Scope and Content of Collection
Title: Howard A. Friedman collection , 1937-1990
Dates: 1937- 1990
Bulk Dates: 1975-1987
Collection number: 2000-12
Friedman, Howard A., 1919-1988
Jones, Judith Clancy
Environmental Design Archives. College of Environmental Design.
University of California, Berkeley.
Abstract: Howard A. Friedman was born in New York City in 1919. In 1949, he graduated from the University of California at Berkeley
with a degree in architecture. After several years with San Francisco architecture firms, in 1953 he formed his own practice,
which in 1967 became Howard A. Friedman and Associates. Friedman worked as an architect and planner until 1982. During 35
years of practice, Howard's firm compiled a distinguished record of nationally recognized designs, with projects in Northern
California, Nevada, Georgia, Texas, Mexico, France, Holland, and Spain. In 1980 he was appointed Professor in the Department
of Architecture at UC Berkeley. He retired from private practice in 1984, in part to devote more time to teaching and academic
affairs. The bulk of this collection consists of photographs documenting Howard Friedman's architectural work. Materials relating
to Friedman's time as faculty at UC Berkeley make up the remainder of the collection
Physical location: For current information on the location of these materials, please consult the library's online catalog.
Languages represented in the collection:
Collection open for research.
All requests for permission to publish, reproduce, or quote from materials in the collection should be discussed with the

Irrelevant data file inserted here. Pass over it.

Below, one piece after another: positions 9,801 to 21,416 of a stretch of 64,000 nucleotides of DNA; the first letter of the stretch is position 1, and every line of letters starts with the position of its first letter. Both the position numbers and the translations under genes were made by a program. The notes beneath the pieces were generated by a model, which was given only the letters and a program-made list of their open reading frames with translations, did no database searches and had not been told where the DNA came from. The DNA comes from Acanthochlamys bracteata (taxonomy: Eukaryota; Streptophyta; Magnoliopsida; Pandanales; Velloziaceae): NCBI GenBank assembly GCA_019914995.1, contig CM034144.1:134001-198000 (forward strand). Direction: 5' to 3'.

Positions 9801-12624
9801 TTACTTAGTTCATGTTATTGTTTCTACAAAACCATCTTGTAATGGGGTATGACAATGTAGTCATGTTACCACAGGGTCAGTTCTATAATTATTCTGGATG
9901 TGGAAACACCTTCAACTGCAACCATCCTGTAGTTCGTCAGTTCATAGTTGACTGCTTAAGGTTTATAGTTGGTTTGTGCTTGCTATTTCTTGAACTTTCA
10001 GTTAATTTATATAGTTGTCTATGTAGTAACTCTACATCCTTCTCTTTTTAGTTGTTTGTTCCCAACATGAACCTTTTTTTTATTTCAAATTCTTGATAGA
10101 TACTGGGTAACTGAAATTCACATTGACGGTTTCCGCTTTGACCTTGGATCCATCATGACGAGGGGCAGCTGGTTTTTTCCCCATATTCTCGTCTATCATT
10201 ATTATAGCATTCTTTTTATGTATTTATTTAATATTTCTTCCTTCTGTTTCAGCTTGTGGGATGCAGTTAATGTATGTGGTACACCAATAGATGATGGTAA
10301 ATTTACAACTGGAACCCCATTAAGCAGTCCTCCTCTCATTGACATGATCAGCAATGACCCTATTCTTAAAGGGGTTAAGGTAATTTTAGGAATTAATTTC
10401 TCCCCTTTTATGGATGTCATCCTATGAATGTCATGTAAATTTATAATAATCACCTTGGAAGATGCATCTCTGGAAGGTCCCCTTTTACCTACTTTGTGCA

[Identification of item], Howard A. Friedman collection (2000-12), Environmental Design Archives. College of Environmental
Design. University of California, Berkeley. Berkeley, California.
Donated by family
Howard A. Friedman was born in New York City on June 26, 1919. At the age of 17, following graduation from Saunders Technical
High School in Yonkers, he started work as a junior drafter in a Manhattan architecture office. In 1942 he joined the United
States Navy Seabees and served in the Pacific during World War II. On his return to San Francisco in 1946 Howard married Phyllis
Koshland. In 1949 he graduated from the University of California at Berkeley with an A.B. degree in architecture. After several
years with San Francisco architecture firms, in 1953 he formed his own practice in partnership with Henry Schubart. In 1967
that firm became Howard A. Friedman and Associates. Friedman worked as an architect and planner until 1982, when he transitioned
to the firm's consulting architect. During 35 years of practice, Howard's firm compiled a distinguished record of nationally
recognized designs. These include a group-living complex at the Jewish Home for the Aged, Mt. Zion
Hospital's outpatient clinic, the modernization of Levi Strauss' Valencia Street factory, and the construction of the firm's
award-winning corporate headquarters complex on Battery Street. Other projects included St. Louis Bertrand Church in Oakland,
and the Levi Strauss headquarters in Powell, Tennessee, which was dedicated to Howard in 1982. In later Howard served as master
architect for the south terminal expansion at San Francisco International Airport, where he set an extraordinary precedent
in employing and successfully coordinating a wide spectrum of small, local, minority and women-owned design firms. Friedman
completed projects in Northern California, Nevada, Georgia, Texas, Mexico, France,Holland, and Spain. He retired from private